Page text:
No Fault Divorce

On 8th June 2020, the Divorce, Dissolution and Separation Bill passed through the Commons by 231 votes to 16, having already passed through the House of Lords in March. This is arguably the biggest change in the law relating to divorce for nearly half a century.


The current law is governed by the Matrimonial Causes Act 1973, which only allows couples to divorce within the first two years of separation, if one party can show that the other party has either commit adultery or their spouse had behaved unreasonably and one of these factors led to the end of the marriage. The new law, which is expected to come into effect in Autumn 2021, will take away any need to
place ‘blame’ on either party for the breakdown of the marriage.


In recent years, lawyers have worked hard to try to reduce conflict in the divorce process, by encouraging clients to include very mild examples of behaviour in their divorce petitions. However, in the recent case of Owens, a husband successfully prevented the divorce proceeding, by challenging the seriousness of his wife’s allegations against him. This forced lawyers to cite more serious allegations to ensure that divorces were successful, which has undoubtedly led to more acrimonious divorces for couples, already in a difficult situation.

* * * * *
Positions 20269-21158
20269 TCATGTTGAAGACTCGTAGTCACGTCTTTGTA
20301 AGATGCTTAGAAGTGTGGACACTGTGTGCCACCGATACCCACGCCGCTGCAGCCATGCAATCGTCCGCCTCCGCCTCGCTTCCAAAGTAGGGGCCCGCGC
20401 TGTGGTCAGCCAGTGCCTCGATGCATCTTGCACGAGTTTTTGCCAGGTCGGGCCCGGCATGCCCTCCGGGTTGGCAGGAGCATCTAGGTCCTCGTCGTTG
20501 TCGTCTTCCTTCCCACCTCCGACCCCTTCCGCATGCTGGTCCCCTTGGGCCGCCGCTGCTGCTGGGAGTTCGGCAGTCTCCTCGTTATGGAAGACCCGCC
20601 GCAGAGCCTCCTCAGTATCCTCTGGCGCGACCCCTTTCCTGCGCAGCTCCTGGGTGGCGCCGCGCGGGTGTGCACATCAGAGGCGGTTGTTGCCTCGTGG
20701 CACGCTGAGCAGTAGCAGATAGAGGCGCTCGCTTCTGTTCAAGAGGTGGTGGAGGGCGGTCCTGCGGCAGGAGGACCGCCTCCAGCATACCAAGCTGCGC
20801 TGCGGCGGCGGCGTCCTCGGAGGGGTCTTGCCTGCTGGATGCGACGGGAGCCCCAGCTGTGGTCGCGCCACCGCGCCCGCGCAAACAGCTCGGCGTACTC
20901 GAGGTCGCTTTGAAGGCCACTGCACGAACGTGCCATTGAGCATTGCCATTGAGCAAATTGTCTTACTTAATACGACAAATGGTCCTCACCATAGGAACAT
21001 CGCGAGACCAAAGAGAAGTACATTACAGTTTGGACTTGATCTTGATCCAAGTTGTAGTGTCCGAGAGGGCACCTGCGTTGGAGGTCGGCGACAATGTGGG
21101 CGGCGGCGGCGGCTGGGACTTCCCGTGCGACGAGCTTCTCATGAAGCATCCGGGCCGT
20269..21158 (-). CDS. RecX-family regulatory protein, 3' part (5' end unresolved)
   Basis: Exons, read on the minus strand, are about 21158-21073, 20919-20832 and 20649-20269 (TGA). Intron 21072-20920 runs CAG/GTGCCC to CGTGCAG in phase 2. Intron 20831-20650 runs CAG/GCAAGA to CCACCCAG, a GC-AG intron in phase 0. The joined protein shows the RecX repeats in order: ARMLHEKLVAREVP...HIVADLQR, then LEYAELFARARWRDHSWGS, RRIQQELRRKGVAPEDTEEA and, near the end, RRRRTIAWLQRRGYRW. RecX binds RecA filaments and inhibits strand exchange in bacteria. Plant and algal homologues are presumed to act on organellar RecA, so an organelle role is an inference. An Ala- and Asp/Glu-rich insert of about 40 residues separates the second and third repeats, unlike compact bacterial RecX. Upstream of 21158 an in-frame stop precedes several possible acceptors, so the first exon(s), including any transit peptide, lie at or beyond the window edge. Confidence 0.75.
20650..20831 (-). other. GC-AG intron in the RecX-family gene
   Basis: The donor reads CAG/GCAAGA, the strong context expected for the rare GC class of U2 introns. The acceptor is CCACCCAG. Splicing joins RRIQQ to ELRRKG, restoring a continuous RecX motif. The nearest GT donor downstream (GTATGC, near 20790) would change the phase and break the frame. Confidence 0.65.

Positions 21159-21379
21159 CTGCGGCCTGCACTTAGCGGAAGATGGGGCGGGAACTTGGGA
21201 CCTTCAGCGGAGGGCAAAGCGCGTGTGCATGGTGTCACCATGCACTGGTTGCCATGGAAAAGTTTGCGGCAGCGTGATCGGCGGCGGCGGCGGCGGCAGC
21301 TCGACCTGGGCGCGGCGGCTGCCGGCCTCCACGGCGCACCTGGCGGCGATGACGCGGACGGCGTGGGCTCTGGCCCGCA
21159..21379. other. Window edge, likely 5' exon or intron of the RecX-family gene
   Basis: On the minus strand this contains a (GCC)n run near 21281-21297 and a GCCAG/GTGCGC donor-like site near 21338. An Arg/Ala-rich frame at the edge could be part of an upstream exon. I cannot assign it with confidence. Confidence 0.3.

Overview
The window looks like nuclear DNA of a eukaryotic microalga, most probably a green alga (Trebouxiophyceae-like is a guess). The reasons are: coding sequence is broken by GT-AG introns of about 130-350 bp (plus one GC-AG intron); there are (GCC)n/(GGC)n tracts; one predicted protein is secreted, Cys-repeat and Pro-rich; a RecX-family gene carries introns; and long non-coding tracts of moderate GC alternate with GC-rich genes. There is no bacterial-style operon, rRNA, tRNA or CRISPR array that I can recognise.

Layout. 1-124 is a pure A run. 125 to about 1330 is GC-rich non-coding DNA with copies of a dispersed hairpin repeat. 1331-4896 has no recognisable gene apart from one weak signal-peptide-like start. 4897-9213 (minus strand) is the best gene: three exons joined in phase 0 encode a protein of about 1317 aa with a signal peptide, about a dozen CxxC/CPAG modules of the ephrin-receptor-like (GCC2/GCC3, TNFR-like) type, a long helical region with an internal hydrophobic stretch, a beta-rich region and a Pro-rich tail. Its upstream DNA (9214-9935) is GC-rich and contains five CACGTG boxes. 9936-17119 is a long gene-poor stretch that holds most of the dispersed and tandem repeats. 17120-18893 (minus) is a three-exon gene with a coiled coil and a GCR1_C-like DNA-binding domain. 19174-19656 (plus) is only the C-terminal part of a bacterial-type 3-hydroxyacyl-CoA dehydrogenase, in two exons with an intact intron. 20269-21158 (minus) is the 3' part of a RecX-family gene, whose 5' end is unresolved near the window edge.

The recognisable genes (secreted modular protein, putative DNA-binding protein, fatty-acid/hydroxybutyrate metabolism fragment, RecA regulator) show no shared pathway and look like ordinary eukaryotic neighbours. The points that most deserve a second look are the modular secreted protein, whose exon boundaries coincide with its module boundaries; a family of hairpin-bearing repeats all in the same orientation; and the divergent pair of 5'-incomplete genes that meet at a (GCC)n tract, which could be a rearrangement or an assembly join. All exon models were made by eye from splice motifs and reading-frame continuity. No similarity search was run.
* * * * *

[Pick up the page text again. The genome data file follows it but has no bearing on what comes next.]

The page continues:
Under the new law, couples will be able to proceed with a divorce based solely on an agreement that their marriage has irretrievably broken down.


Critics suggest that making the divorce process easier may lead to more divorces. I truly hope that it will result in less conflict at the outset of the divorce process, so that the parties can focus on the issue of caring for any children of the marriage, finances and coming to terms with the heartbreak of the relationship itself breaking down.


Julie Gallimore offers a fixed fee consultation for £180; meetings can be held using Telephone, Zoom, Skype or Teams.